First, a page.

John Tolley, February 12, 2018
There is a Confucian proverb that says, "Study the past if you want to define the future." At the University of Illinois, archivists, librarians, historians, faculty, students and staff are doing more than just studying the past. They're putting it on display.
The "Mapping History at the University of Illinois" project is an ambitious and far-reaching initiative to document university history through maps, 3D images and archival content. Since 2015, a multidisciplinary team has combed through a number of campus and community resources to create a rich visual and oral history of university life and the campus over the past 150 years.
On the "Mapping History" website, visitors can explore the project's three main sections. Campus history combines written records and archival materials, letting the visitor know a little bit more about Illinois' history during a specific period. In the Interactive Maps section, several clickable maps chart the growth of the campus and the significance of its structures, past and present. Finally, the Map Archives has a large collection of maps that relate to way-finding, political districting and campus planning, to name but a few.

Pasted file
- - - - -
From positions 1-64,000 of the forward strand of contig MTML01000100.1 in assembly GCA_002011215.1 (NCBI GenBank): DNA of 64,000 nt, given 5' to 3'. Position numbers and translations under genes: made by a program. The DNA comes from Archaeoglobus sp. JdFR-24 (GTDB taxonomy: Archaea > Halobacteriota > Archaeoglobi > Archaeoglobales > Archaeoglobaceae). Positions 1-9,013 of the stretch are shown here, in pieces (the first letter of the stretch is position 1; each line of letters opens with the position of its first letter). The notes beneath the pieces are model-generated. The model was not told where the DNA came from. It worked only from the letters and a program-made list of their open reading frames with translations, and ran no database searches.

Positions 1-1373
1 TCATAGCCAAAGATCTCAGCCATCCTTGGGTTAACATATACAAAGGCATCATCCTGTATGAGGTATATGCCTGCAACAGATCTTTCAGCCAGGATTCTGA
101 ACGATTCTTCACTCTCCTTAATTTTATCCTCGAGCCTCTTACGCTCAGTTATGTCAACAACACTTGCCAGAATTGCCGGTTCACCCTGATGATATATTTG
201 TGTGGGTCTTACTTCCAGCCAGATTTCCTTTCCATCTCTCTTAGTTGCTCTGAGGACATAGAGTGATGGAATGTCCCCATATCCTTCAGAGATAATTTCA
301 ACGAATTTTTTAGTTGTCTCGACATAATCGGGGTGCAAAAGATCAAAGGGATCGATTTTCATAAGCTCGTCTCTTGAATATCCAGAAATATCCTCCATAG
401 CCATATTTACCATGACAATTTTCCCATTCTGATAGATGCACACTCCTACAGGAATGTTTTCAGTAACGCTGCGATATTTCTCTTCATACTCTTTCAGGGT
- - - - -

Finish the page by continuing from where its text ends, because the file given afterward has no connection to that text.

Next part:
In a recent blog post on the Illinois News Bureau website, Information Science graduate student Joseph Porto recounts his joy in finding a particular photo in a scrapbook belonging to a student who attended the university 100 years ago. The photo shows military aviators in uniform in front of what is now Busey Hall for a ceremonial flag-raising.
This item will help illustrate an online interactive map I'm creating that chronicles events on campus during World War I. This photograph, in particular, illustrates the sacrifices students made to accommodate the soldiers-in-training who moved to campus, including the university's female students, who waited an extra year before moving into their newly built residence hall.
While Illinois' sesquicentennial has come and gone, "Mapping History" continues to grow. Evermore detailed maps and new historical entries are added regularly. Historians, both professional and amateur, from within the Illinois community and the general public, are invited to submit their own works for consideration in the project.